Genome annotation

Genes were identified using Prodigal [37] as part of the Oak Ridge National Laboratory genome annotation pipeline, followed by a round of manual curation using the JGI GenePRIMP pipeline [38]. The predicted CDSs were translated and used to search the National Center for Biotechnology Information (NCBI) nonredundant database, UniProt, TIGRFam, Pfam, PRIAM, KEGG, COG, and InterPro databases. Additional gene prediction analysis and functional annotation was performed within the Integrated Microbial Genomes Expert Review (IMG-ER) platform [39]

Genome properties

The genome consists of a circular chromosome (6,346,587 bp) and two circular plasmids, pHAU01 (339,639 bp) and pHAU02 (88,204 bp), respectively with an overall G+C content of 50.9% (Table 3, Figure 3, Figure 4, Figure 5 and Figure 6). These are the only plasmids that have been identified to date among the seventeen Chloroflexi strains whose genomes have been sequenced. Interestingly, the GC content of the chromosome (50.7%) is notably lower than that of pHAU01 (53.7%) or pHAU02 (53.1%). Plasmid pHAU02 is predicted to encode 71 proteins, and pHAU01 is predicted to encode 231 potential proteins, which included a variety of transposases, phage recombinases and integrases, a CRISPR and CRISPR-associated gene cluster, and a variety of predicted transcription regulators. Neither plasmid encodes a product known to be essential for cell viability. Of the 5,654 genes predicted, 5,577 were protein-coding genes, and 77 encoded RNAs; 82 pseudogenes were identified. The majority of the protein-coding genes (67.4%) were assigned a putative function while the remaining ones were annotated as hypothetical proteins. The distribution of genes into COGs functional categories is presented in Table 4.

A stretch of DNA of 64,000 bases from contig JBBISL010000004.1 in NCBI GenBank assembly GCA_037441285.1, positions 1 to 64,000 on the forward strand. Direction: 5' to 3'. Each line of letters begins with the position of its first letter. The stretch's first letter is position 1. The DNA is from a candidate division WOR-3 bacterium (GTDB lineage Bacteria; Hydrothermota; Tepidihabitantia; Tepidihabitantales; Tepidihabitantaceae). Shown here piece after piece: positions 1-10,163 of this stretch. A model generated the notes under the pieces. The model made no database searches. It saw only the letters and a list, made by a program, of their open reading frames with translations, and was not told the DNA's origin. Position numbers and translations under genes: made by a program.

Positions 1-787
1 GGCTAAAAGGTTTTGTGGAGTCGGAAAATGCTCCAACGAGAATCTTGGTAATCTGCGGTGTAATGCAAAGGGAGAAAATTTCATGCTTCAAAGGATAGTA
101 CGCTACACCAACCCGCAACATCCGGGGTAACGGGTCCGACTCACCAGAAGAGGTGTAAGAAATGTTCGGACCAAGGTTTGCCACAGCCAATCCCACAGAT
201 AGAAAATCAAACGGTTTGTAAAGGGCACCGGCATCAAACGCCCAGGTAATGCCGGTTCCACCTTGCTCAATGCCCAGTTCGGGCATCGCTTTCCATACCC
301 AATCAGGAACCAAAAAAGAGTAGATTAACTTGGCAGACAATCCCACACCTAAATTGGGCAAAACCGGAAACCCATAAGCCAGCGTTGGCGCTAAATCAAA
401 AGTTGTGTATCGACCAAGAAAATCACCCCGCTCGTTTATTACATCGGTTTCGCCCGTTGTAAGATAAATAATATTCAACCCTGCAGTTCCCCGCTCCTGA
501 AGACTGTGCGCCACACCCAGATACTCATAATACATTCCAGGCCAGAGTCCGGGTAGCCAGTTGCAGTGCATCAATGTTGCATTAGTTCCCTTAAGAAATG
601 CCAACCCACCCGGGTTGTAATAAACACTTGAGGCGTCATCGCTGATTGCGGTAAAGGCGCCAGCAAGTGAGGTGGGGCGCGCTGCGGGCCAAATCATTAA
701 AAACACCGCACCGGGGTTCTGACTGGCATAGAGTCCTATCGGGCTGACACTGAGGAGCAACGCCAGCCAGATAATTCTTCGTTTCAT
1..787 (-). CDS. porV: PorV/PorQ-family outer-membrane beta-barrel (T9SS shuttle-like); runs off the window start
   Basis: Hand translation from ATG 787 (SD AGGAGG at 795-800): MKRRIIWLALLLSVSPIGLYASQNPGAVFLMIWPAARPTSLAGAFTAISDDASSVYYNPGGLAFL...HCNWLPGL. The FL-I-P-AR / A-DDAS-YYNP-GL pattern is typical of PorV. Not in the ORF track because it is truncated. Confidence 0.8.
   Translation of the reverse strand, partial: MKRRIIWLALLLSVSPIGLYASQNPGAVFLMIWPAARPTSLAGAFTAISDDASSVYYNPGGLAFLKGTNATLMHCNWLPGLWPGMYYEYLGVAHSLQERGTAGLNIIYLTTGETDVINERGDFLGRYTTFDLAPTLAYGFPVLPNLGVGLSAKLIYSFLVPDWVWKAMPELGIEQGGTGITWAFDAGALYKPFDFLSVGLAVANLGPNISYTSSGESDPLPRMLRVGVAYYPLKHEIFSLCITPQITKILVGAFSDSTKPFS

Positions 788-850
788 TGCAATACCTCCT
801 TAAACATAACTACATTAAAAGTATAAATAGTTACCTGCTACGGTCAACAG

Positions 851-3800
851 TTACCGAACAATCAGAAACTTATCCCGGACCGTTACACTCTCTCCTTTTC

Figure 3.

Graphical circular map of the chromosome (not drawn to scale with plasmids). From outside to the center: Genes on forward strand (color by COG categories), Genes on reverse strand (color by COG categories), RNA genes (tRNAs green, rRNAs red, other RNAs black), GC content, GC skew.

Figure 4.

Graphical circular map of the plasmid pHAU01. From outside to the center: Genes on forward strand (color by COG categories), Genes on reverse strand (color by COG categories), RNA genes (tRNAs green, rRNAs red, other RNAs black), GC content, GC skew.

Figure 5.